Lysfanga: The Time Shift Warrior (PC) Review

Time To Gather Yourself

Lysfanga: The Time Shift Warrior (PC) Review
Lysfanga: The Time Shift Warrior (PC) Review

I have a fair bit of dungeon-crawling, hack n’ slash experience in my gaming career, as I mentioned in my review for Diablo II Resurrected. Thousands of hours running Baal and Hellforge runs gave me the idea that I would always enjoy this kind of gameplay. With Lysfanga: The Time Shift Warrior, I had an opportunity to find out if I still had the patience and ambition to take on the genre.

Starting off with the concept, Lysfanga begins with you taking control of Imë as she embarks on a quest to save her kingdom, running through swarms of enemies along the way. At first look, it sounded pretty tame, but once I got into the game, I found that there is a very interesting dynamic that keeps Lysfanga: The Time Shift Warrior interesting—the ability to rewind time and take on enemy encounters in multiple different ways.

Lysfanga: The Time Shift Warrior (Pc) Review

The combat is solely focused on this concept, and it actually brings a lot of thought and strategy to otherwise somewhat mindless combat. At its core, Lysfanga sees you walking through the map, taking on enemy encounters independent of each other. In each encounter, you are required to plan out your attack on each monster you find, because you only have a certain amount of time to get in as much attacking as possible before you’re ‘killed’, and have to rewind time to have another go.

The fun part is that whenever you complete a “turn” (for lack of a better term), your ghost stays with you and fights the path you just took, so you can go focus your attacks elsewhere. This is extremely helpful as there are a lot of encounters with pairs of enemies that have to be killed simultaneously but are situated across the environment from each other.

“Visually, Lysfanga looks fine. The environments are nicely detailed and easy on the eyes, but a lot of them look too similar.”

As you progress, you’ll gain new weapons and new companions that give you runes, spells and weapons to make your life easier. These upgrades do simplify combat, but the caveat is that you can only have one spell and one rune equipped at any given time. They can be switched out when you are outside of an encounter, but once you enter a fight, you’re locked to that particular rune or spell until you either win the fight or back out.

One of the issues I had with Lysfanga was scaling. There got to be a point, unfortunately, earlier on than I would have liked, that while the enemies were getting a little tougher, the fights were becoming harder due to the number of enemies I had to face rather than the difficulty level of the enemies themselves.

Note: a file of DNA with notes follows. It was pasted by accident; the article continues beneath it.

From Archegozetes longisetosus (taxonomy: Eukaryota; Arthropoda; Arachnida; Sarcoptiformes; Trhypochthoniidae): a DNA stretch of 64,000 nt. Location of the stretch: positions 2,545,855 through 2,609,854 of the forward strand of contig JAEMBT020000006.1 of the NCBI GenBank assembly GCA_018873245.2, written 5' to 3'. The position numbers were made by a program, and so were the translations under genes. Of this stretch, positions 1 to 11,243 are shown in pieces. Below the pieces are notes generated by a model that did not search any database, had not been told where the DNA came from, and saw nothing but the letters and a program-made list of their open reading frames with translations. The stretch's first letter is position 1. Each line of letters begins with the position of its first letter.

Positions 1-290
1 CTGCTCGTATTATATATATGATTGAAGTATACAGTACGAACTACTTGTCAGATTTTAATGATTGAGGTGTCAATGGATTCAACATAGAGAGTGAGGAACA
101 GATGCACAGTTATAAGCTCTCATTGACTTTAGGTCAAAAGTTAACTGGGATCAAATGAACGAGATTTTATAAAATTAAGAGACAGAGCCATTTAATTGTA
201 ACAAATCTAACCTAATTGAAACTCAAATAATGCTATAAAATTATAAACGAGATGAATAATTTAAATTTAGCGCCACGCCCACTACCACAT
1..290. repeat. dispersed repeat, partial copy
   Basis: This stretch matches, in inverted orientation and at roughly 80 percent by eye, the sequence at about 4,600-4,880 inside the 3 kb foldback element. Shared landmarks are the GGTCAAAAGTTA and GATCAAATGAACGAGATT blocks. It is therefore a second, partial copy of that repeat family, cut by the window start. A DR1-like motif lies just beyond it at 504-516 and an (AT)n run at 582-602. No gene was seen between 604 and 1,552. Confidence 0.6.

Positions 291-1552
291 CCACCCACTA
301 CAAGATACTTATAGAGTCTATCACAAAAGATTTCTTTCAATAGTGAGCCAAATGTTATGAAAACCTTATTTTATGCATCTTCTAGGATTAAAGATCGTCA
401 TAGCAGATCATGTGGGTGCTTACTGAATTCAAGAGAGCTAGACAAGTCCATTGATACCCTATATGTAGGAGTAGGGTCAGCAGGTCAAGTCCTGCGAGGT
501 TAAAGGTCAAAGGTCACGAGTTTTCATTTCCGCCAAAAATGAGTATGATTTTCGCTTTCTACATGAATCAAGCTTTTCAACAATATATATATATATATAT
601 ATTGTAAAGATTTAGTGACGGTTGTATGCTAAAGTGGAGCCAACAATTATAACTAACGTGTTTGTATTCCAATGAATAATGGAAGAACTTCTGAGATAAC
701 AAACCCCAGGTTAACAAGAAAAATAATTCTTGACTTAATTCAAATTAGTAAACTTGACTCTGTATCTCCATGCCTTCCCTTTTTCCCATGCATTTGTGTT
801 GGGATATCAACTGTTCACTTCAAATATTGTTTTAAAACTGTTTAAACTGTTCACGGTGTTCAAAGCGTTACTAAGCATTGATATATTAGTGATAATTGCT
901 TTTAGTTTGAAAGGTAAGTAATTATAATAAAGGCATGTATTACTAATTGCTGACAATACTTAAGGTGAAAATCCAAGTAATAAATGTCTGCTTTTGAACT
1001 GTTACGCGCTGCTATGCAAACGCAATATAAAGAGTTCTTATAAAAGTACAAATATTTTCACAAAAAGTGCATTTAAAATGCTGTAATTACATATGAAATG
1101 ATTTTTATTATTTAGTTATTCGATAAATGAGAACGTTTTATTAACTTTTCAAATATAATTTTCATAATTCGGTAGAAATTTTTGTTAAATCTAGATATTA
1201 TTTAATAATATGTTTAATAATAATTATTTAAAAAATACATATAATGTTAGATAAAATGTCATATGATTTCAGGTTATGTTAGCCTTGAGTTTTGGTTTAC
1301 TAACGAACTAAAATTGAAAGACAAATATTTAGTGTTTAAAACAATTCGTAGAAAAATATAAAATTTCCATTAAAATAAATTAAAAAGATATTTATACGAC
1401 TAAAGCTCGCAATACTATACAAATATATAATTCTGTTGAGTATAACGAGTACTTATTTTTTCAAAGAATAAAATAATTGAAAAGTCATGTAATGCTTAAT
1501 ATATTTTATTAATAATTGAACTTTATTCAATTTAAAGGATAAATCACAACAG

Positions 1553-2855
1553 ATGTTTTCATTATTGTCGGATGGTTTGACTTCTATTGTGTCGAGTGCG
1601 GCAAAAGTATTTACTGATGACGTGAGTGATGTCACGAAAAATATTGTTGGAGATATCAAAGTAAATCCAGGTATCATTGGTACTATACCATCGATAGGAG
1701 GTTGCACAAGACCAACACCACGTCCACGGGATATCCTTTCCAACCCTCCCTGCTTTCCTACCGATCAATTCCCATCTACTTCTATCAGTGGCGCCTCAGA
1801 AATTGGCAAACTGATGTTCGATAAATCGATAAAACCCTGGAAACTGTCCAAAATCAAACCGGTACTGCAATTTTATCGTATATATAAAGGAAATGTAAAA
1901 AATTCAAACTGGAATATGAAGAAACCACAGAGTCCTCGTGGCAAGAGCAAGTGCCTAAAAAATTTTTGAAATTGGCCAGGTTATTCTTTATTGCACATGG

Lysfanga: The Time Shift Warrior (Pc) Review

This can be assisted by increasing the number of your ghosts, or “Remnants,” as the game calls them. You are able to increase this number by locating Remnant Shards as you progress through the map. Four shards increase your Remnant count by 1, and sometimes, it makes a world of difference to have that extra copy of yourself running around.

I found that early on, I had to really strategize how I wanted to approach a fight, planning out where I would go first and who I would attack first to give myself the best chance to win the encounter. Once I got to the point of having 5+ additional Remnants running around, it became more about making sure I got everything, because the sheer number of enemies became a lot to remember who I fought already. When you kill an enemy, a little skull will show above their heads for subsequent attack sequences, but sometimes there are over 20 monsters to eliminate, and when there’s one remaining, it is hard to find that one.

“There were a few times during my playthrough of Lysfanga: The Time Shift Warrior that I felt that things were just too repetitive.”

Speaking of indicators of how much there is left to kill in a fight, on the left side of the screen, you get a little box that says there are X number of monsters alive, and you have killed Y number of monsters. This is a huge help when trying to figure out what is left and if you will beat the encounter at the end of the timer. Each encounter has an expected time to complete, kind of like a high score, that you can go back and try to beat with better upgrades and more experience.

There were a few times during my playthrough of Lysfanga: The Time Shift Warrior that I felt that things were just too repetitive. I’d beat one encounter, progress on the map a bit and end up in another encounter, beat that after about 20 minutes, progress and hit another encounter. Apart from the fights, there’s nothing else to do. Sure, there are alternate paths to take that will lead to upgrades, but they are not all that common, so the environment becomes very linear, and it’s hard to tell where I have been and where I need to go.

Lysfanga: The Time Shift Warrior (Pc) Review

Visually, Lysfanga: The Time Shift Warrior looks good enough. The environments are nicely detailed and easy on the eyes, but a lot of them look too similar. The colour palette used in a lot of the dungeons is too similar to tell what Act I was in. The enemy design is pretty decent, though. I enjoyed the cartoonish look of a lot of the monsters, especially the ones with huge eyes and tiny bodies.

All in all, I enjoyed Lysfanga: The Time Shift Warrior and will continue to play it to beat all my times. The game is designed to be played using a controller, despite being on PC. If you need a bit of a dungeon crawler, then Lysfanga: The Time Shift Warrior is a good option and has a decent story. There is enough humour from the companions to keep things interesting, and the combat is simple enough to be easy to pick up and go.

Final Thoughts


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